WordPress is a free and open-source content management system. It’s one of the most popular blogging platforms in use today, powering more than 60 million websites. Unfortunately, its popularity has led to some security vulnerabilities, though it is generally considered safe for personal blogs. Many plugins are available to extend WordPress’ functionality, like accessiBe WordPress, but they can also introduce new vulnerabilities or compromise your website’s performance if not properly configured or installed. This article will cover some considerations when developing for disabled users with WordPress plugins.

Disabled users may be unable to access websites, whether for lack of technology access or due to a disability that requires specific considerations. The W3C has an entire section on Web Accessibility Guidelines for this purpose, but it’s important to note that even if you’re developing for yourself, these guidelines still apply. For example, you might use YouTube without issue because you have high-speed Internet access to stream video. Still, users on mobile connections are less likely to have the same experience.

To that end, let’s look at some of the challenges disabled users can face with WordPress plugins specifically. Developers need to consider these things when developing their plugins.

1. ARIA attributes and roles

The purpose of these is to provide additional information about the state, properties, and/or relationships for HTML elements that an application may define; they also give context to interactions with those elements. They’re vital to building accessible web applications, as screen readers rely on them to speak about an element.

Poorly implemented ARIA attributes can completely break the application, like what happened to YouTube recently. If your plugin uses HTML5 elements that older browsers may not recognize, you should use the proper ARIA roles and attributes to provide context for screen readers.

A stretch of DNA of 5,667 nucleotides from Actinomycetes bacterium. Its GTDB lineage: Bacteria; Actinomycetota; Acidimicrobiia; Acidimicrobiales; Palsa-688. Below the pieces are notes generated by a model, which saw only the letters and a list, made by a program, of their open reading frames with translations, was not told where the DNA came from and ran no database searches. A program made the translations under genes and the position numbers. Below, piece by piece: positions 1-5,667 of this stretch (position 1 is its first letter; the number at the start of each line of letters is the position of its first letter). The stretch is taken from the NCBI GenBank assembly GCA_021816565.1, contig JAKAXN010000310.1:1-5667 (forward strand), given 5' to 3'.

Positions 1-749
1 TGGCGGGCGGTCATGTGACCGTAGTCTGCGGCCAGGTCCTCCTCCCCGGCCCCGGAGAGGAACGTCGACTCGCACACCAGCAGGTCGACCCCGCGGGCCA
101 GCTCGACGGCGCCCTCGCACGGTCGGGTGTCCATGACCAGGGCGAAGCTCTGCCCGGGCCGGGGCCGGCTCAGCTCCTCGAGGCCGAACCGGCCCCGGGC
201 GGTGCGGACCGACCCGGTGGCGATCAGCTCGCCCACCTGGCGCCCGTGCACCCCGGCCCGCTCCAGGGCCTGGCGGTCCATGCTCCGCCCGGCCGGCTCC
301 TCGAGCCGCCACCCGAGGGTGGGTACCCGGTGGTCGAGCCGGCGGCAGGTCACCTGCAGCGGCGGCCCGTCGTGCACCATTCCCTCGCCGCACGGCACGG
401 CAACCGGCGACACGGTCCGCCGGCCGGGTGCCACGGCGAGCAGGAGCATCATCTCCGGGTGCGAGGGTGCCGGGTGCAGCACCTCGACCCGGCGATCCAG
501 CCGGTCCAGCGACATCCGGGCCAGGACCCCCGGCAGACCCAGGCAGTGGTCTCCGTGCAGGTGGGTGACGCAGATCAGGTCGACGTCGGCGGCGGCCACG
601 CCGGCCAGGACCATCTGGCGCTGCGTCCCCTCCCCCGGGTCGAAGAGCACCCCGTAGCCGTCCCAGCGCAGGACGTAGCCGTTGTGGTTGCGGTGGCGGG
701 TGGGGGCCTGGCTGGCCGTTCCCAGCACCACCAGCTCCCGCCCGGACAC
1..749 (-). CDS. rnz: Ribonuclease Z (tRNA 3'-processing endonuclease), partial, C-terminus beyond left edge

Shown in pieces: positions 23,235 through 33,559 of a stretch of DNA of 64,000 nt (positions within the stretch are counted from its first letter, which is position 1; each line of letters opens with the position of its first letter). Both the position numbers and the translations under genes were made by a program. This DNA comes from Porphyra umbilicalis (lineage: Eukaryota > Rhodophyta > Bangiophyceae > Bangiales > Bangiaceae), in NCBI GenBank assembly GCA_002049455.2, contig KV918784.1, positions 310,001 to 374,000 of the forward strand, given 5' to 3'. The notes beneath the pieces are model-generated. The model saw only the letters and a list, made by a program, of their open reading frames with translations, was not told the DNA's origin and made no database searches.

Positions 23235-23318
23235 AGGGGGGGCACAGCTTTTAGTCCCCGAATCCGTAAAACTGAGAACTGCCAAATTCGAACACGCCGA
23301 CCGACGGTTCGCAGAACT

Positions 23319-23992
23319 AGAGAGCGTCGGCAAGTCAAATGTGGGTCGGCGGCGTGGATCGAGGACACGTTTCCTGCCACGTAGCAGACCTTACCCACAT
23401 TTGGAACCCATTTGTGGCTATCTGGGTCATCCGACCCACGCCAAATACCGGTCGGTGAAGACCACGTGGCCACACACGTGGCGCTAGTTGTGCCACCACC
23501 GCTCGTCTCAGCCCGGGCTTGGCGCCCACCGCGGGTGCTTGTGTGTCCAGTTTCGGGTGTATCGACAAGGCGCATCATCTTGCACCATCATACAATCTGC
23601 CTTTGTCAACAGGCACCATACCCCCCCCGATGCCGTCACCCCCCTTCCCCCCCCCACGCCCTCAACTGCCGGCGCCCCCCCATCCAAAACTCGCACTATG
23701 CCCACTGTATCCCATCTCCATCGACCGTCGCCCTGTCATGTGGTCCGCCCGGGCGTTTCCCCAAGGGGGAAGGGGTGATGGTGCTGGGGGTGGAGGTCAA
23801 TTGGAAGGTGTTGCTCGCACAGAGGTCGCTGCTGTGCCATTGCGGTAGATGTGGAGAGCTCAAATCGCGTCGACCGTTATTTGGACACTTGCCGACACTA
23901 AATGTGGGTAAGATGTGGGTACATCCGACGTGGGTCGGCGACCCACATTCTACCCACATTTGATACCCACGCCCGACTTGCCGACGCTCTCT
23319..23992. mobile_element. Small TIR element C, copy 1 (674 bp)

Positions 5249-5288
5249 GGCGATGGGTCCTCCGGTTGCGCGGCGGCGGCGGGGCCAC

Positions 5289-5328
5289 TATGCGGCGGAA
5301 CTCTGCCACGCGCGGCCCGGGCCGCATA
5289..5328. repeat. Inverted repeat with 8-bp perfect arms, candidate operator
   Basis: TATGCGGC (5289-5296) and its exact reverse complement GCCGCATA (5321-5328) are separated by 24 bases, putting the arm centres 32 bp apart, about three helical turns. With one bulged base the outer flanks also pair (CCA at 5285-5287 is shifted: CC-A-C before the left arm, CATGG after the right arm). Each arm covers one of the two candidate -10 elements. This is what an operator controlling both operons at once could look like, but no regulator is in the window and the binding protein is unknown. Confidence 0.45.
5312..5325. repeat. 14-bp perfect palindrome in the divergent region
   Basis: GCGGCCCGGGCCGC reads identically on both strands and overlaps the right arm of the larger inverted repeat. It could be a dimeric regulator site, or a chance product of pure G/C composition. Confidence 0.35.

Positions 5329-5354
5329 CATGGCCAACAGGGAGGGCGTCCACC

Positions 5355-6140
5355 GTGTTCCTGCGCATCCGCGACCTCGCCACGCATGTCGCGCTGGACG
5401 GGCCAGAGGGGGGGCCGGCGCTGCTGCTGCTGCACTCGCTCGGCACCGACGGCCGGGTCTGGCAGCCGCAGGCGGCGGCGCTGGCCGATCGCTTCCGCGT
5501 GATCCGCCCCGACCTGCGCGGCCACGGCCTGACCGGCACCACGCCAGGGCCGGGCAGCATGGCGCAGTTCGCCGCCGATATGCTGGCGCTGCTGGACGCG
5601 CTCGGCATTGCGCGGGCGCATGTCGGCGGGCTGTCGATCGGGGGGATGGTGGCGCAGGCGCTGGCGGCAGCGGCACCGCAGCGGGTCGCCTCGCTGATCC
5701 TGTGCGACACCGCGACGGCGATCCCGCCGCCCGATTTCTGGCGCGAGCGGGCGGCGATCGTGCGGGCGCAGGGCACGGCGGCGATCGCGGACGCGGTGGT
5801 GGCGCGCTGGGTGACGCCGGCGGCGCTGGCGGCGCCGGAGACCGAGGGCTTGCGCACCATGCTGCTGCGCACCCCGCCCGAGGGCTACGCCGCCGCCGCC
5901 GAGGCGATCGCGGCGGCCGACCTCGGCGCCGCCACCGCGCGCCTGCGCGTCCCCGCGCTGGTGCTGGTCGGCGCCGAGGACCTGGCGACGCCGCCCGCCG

2. Color Contrast

The Web Content Accessibility Guidelines have details on properly contrasting colors for disabled users. For example, if you’re using light text on a dark background, the contrast ratio should be 3:1 or 4.5:1 at most; anything lower may not be readable by those with low vision who rely on screen readers to read the content.

3. Screen Readers and Web Applications

If your plugin is intended for use within a website rather than as a standalone application, you should always consider how those with disabilities might use it. For example:

– If your plugin auto-generates content and presents it to the user without interaction, you should ensure that any generated text is directly associated with its input field or toolbar button.

– If your plugin uses JavaScript, ensure that it’s not a burden to those on slower connections.

– When opening a dialogue window, indicate the open state so blind users know there’s something new on-screen.

4. Keyboard Shortcuts and Accessibility

WordPress has some keyboard shortcuts for navigation, but keyboards vary from one system to another, so consider adding shortcuts when designing your plugin. For example:

– Users will be familiar with Ctrl+C and Ctrl+V for copy and paste, respectively, in Windows. On a Mac, using Cmd+C and Cmd+V is more standard. You can add this functionality in your plugin by detecting which operating system your users are on and applying shortcuts accordingly.